Statement from Ann Bates, OBE:
“I was Chair of the Rail Group at the Disabled Persons Transport Advisory Committee (at the Department for Transport) for nine years and have worked with government, train companies, statutory agencies and other parties to ensure the full accessibility of the rail network for all passengers with the whole range of disabilities – not just wheelchair users, most of whom rely on staffing either on the train or the station for assistance.
The parties involved in the present dispute have not provided any robust solution to the ‘unstaffed train calling at an unstaffed station’ problem. Various solutions have been proposed, all of which depend on a slick communication level that has been proven absent throughout the dispute, or negative experiences offered such as long distance taxi rides (mostly not available on the coast and many unable to fit a larger wheelchair inside), waiting on an unstaffed platform in all weathers trying to use an information point (impossible with a hearing loss), or being forced to change at another station to ‘await a staffed service’.
None of these options meet the test of ‘reasonableness’ required by the law as we will be delayed (sometimes by hours) and treated far worse than other passengers who can take trains straight through to their destination.
I have campaigned for the ‘level playing field’ concept where we get no positive discrimination, but the current plans will leave me in a more uncomfortable, more uncertain and more delayed situation than I was in travelling in the guards van all those years ago. Twenty years ago I was in the guards van, now I’m not even on the train!”
Upon discussion with Ann, we have highlighted the following issues:
- There are still no robust plans for problem of unmanned trains arriving at unmanned stations. Southern Rail have been notoriously bad at ‘communication’ in the past, which has led to instances of failure even in cases where disabled passengers have pre-booked assistance.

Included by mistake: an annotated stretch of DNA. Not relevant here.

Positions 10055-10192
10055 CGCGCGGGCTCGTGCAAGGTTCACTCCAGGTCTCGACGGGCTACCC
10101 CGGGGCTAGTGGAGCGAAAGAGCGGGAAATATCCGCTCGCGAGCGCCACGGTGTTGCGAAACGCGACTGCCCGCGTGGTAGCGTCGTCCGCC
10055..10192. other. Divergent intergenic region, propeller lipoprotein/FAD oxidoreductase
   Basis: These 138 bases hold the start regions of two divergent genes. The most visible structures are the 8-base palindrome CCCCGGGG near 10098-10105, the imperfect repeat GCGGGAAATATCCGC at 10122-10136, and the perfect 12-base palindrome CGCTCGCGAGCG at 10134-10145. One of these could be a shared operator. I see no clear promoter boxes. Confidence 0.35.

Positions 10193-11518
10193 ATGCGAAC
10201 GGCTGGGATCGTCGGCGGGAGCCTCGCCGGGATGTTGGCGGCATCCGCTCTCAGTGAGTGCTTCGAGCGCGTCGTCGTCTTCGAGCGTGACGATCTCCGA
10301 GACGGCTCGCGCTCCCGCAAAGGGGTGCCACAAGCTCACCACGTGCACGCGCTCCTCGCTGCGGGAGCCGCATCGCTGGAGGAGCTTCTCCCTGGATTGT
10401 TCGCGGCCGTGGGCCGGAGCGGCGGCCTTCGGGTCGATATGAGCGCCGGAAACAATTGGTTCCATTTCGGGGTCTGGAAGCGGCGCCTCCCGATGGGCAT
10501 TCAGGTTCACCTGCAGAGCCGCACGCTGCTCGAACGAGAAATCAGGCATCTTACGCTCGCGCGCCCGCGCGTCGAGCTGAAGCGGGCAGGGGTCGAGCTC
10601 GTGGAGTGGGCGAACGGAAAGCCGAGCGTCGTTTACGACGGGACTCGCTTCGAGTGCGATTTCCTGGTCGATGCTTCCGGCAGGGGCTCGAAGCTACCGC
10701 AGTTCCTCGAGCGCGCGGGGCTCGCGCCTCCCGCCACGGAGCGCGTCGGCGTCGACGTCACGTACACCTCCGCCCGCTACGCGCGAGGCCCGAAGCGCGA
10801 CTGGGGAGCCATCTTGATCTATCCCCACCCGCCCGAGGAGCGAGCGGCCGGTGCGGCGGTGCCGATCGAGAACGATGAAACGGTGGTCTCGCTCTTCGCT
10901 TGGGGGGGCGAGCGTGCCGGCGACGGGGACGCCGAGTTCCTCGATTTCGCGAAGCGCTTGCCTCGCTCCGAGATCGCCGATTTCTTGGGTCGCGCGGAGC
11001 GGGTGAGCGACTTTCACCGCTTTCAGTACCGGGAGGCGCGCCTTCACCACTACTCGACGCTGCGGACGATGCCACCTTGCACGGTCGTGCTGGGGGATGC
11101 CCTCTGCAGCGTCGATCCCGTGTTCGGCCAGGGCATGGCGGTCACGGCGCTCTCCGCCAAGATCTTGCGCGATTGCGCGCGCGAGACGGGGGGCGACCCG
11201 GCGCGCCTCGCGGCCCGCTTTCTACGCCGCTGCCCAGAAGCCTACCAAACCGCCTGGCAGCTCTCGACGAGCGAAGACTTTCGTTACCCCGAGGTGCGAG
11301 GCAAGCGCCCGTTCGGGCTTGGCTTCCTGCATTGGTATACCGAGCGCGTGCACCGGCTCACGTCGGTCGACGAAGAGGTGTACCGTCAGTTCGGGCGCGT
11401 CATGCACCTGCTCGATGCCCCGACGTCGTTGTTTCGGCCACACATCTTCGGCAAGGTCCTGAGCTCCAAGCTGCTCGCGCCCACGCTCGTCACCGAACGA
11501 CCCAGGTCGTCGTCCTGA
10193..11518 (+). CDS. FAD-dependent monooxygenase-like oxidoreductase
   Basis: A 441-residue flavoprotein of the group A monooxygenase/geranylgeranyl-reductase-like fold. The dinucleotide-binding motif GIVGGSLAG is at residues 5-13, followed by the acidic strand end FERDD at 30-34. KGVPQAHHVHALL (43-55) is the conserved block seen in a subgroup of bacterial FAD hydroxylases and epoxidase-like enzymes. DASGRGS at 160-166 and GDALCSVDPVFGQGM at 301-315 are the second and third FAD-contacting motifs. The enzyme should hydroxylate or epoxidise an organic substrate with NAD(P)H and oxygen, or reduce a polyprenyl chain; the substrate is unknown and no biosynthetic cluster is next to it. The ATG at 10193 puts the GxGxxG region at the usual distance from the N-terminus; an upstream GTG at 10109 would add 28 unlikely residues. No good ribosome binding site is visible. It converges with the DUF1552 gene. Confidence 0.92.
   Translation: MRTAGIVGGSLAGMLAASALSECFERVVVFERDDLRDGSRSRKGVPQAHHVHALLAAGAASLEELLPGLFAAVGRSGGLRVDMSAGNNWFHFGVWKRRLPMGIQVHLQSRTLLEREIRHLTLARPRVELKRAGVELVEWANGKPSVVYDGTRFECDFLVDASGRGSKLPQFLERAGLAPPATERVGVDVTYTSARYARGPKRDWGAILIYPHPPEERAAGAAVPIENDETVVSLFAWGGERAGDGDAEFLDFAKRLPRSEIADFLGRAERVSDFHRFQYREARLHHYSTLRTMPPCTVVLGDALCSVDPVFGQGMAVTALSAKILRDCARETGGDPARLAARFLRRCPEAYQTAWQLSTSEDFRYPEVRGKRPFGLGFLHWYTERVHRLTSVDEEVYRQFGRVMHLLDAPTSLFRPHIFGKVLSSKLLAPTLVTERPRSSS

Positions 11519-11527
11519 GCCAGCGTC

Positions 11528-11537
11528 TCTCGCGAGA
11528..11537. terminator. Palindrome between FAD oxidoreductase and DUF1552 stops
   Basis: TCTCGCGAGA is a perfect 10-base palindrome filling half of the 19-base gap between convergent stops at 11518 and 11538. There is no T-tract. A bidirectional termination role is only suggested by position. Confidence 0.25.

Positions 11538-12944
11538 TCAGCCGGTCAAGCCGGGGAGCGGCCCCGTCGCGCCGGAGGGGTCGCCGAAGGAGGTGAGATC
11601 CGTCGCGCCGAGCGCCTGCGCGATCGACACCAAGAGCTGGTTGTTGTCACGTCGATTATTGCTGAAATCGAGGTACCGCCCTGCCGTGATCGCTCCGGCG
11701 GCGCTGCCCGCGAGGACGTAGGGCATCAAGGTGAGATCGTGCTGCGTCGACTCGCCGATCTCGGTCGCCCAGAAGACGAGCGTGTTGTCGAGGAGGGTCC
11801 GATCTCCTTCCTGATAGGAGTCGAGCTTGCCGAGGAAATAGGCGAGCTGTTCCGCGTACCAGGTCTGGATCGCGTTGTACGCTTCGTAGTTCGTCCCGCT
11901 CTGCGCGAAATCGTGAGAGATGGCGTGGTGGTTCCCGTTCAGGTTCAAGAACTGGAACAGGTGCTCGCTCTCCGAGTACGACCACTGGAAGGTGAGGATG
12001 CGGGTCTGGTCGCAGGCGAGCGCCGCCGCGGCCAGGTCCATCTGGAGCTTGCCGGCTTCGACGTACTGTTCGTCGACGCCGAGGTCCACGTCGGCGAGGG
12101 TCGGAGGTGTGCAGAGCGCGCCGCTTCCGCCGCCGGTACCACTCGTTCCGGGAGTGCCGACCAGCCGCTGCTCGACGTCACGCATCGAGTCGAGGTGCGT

- There appear to be no plans on how to collect and act on performance data to learn from problems, let alone ‘trigger points’ for reviews of the policy.
- The principle of equalities law is that passengers are disabled by the environment in which they find themselves. To try to separate passengers with ‘obvious’ disabilities from others shows a lack of understanding of disability. Passengers with sight loss, mobility problems and cognitive issues all have problems with large uneven gaps from train to platform, especially at unfamiliar stations and require staff assistance.
- Taxi travel is rarely a ‘reasonable adjustment’, especially in rural areas where wheelchair-ready taxis can be very hard (or impossible) to get hold of. The delays caused to journeys by waiting for the right taxi to be available can be considerable and the taxi ride may cause travel sickness, which might be a reason for choosing rail travel in the first place.
- The list of ‘exceptional circumstances’ in the ASLEF document is even wider than previously, can Southern still believe in (or prove) their previous 0.06% claim?
To conclude – we are aware that there is a long way to go before ‘turn up and go’ travel becomes a reality all over our rail system. But rolling back the progress that had been made, when previously 33 stations on Southern Rail guaranteed this, is a significant step backwards for equality of access rights. The ever-increasing list of ‘exceptional circumstances’ in which trains will run without a second member of staff is a cause of grave concern for all those who feel they need extra support when using rail.
Disabled people have jobs, social lives, and the right to spontaneously travel without anxiety. Southern Rail cannot continue to ride roughshod over disabled peoples’ rights and their own responsibilities according to equalities law.
For Part One of our series on Equality of Access, click here.
If you have been affected by access failures on Southern Rail, please write to us at firstname.lastname@example.org